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Silicon Valley’s most important document ever

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Netflix (s NFLX) has long been famous for giving its employees unlimited vacation time. Netflix CEO Reed Hastings justified this move in a slide deck he first published online in 2009, which also outlines the company’s approach towards hiring (no “brilliant jerks,” please) as well as firing (only keep the people that you’d fight for if they wanted to leave).

Facebook (s FB) COO Sheryl Sandberg praised the deck in a new GQ magazine story about Netflix, saying:

“It may well be the most important document ever to come out of the Valley.”

The GQ article is a good read for everyone interested in Netflix and its CEO, who apparently doesn’t own any flashy furniture, but does keep a bunch of chickens and goats in his backyard. But it also serves as a good reminder to take another look at that Netflix company culture deck:

[slideshare id=1798664&doc=culture9-090801103430-phpapp02&w=450]

14 Responses to “Silicon Valley’s most important document ever”

  1. In spite of this brilliant document, which is obviously good for the bottom line, many, many people at Netflix dislike the corporate culture. I am close with people working both in upper management on the content/marketing side and in the engineering departments who say the “firing” culture creates a team of people who are often fear-based and sycophantic. So…

  2. The only way to do that would be to go into intermittent ad breaks within the movie stream which is basically replicating the fta tv model and this would require netflix to build out a parallel ads business to monetize their streams. The other option would be to work as a a marketing channel for production houses where in netflix is a puppet at their hands and can be used to promote specific content which the production houses monetize elsewhere, namely via television or dvd sales etc.

    Neither of these options are likely to be too appetizing for netflix. They are more likely to be an internet version of hbo with premium original content for which users pay a premium amount. For eg: arrested development and netflix only movies which should start coming from 2014.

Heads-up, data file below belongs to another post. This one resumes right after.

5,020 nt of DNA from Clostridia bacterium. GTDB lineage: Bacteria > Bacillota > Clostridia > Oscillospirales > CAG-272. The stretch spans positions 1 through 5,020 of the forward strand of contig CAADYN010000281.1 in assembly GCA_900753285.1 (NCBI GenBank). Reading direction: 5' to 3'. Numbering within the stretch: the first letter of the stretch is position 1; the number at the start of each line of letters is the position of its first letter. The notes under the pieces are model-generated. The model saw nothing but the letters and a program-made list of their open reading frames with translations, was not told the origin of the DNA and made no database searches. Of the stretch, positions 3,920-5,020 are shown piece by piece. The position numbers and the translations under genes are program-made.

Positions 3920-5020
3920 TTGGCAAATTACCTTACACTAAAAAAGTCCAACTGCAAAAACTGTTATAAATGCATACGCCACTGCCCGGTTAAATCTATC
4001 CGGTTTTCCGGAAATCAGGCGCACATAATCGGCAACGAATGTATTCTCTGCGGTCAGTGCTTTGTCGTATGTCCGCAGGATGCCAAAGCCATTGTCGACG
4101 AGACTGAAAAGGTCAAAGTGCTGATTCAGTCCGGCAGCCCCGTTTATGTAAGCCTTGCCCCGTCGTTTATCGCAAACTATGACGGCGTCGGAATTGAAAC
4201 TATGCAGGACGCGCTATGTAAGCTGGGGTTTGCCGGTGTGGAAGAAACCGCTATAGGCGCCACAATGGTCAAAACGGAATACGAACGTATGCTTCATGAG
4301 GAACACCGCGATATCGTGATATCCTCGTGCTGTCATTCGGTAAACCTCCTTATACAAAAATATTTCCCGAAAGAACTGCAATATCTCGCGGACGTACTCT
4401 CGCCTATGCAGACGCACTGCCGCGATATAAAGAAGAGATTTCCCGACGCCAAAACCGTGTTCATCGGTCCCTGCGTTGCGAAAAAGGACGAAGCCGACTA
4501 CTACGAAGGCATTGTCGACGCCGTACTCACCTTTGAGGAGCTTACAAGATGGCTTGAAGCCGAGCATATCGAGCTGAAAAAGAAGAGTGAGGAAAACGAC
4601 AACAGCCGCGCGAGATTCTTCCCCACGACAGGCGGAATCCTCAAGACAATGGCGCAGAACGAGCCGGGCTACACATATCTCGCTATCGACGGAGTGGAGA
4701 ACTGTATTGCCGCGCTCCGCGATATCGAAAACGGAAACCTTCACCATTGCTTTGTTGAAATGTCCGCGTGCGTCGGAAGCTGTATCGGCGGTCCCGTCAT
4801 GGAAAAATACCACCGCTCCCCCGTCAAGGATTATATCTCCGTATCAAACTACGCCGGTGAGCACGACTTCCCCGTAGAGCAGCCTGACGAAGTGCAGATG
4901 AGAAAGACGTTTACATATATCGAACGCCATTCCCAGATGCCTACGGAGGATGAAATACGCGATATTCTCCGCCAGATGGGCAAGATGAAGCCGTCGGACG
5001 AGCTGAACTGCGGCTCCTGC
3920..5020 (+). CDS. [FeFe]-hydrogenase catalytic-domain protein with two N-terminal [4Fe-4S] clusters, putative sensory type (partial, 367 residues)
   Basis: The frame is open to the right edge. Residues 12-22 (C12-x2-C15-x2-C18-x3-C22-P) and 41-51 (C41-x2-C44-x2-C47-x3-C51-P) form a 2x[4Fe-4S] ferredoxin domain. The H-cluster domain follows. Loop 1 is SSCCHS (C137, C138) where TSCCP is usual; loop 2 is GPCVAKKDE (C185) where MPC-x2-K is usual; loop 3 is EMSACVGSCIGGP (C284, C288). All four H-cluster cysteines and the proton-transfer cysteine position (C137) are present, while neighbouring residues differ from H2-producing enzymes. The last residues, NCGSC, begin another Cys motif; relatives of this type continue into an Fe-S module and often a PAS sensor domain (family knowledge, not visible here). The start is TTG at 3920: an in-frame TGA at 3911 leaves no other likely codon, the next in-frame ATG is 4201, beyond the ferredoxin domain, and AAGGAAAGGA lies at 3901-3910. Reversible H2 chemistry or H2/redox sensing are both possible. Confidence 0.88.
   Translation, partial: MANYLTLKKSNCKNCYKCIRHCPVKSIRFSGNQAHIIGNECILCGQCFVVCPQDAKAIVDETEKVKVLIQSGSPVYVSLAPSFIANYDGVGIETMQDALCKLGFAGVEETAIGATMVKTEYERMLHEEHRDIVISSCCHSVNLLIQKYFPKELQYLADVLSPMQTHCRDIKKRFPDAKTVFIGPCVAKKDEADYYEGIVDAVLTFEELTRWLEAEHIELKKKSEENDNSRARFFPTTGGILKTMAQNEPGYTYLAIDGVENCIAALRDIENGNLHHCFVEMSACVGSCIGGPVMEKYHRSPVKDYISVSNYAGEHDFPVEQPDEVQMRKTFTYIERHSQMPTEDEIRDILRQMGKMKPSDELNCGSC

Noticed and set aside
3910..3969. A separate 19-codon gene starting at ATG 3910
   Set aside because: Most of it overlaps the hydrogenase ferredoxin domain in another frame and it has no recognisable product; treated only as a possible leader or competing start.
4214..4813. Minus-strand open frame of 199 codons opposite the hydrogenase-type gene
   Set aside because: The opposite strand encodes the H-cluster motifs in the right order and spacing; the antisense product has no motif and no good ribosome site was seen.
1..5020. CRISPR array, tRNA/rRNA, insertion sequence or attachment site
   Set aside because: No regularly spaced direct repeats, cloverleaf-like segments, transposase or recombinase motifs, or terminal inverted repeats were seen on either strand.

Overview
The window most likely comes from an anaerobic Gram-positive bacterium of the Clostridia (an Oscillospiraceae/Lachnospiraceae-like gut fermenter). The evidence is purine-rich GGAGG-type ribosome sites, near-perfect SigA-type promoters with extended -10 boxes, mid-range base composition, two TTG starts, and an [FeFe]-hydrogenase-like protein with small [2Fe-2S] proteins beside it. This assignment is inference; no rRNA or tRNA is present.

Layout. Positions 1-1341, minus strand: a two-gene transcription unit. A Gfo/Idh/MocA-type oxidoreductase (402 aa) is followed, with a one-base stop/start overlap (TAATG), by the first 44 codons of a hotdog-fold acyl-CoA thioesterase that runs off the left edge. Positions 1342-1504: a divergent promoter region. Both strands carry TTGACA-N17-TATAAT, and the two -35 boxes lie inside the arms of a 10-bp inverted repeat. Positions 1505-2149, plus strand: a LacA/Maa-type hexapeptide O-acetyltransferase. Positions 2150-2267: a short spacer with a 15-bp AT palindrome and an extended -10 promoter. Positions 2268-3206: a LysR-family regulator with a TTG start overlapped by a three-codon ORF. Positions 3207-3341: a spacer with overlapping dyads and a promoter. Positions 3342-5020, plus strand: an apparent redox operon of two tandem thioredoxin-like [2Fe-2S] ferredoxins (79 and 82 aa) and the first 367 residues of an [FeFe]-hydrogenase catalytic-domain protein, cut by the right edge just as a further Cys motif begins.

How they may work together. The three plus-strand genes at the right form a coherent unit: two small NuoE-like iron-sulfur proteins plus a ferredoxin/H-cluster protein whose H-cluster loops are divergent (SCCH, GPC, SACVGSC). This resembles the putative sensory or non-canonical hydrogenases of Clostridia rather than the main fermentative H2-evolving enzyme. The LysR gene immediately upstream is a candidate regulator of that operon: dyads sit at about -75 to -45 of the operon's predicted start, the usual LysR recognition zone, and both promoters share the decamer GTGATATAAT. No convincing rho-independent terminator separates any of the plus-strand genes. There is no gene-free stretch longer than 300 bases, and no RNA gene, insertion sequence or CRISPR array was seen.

Youtube is likely to follow the first model above becoming the go to place on the internet for free to air content with ads in the stream and with some premium content that you can pay for to subscribe

    • And then someone does it all for free and takes the market.Not being easy is no reason not to do it , that’s what separates the winner from everybody else, being able to do more. Ads are fine as long as they don’t overdo it. The internet has an advantage over TV , targeted ads and smart product placement (where you can check out the details/specs/price and click to buy for just about anything in a movie).
      On demand content is not separated into premium and ,well, not premium.When you can watch anything you want at any time there are no such distinctions. Exclusive content might help one company or the other but it’s not a good trend for consumers.
      At this point everybody sells media (it’s a disease) and everybody is doing the same thing.Music, movies, books and soon, most likely, streaming games but nobody is doing anything special.
      Someone has to aim higher. “Can’t do it” is not the way the tech industry works.
      Sure copyright is a nasty thing and makes dealing with the content owners (they aren’t the creators, just the middle man) a nightmare and the ISP and carriers are another drag.

    • With virtually infinite internet content, ads can clutter the content selection process rather than the content itself, so free content without imbedded ads can indeed be achieved. Just clutter the content selection, which is what content providers want anyway … content for contents sake … less alterior advertising. What does soap have to do with daytime drama anyway?

  3. I wonder if this CEO applied his company’s presentation to his own performance. I see he didn’t fire himself after the debacle of the last two years.. Interesting to see how he talks about these values but failed to live up to them over the past few years….

  4. Smart guy, that Reed Hastings. Good policies for a limited policies company.

    Another sign of how smart he is is how he doesn’t listen to Wall St. analysts. You need to listen to customers (he does) but not speculators who only know how to measure profits, not generate them.

  5. The news item about youtube payed channels made me think about payed content and ,i guess, the winner will have to be free. Over the air TV is free (in the end cable is another absurdity) so Netflix should figure out how to offer the content for free.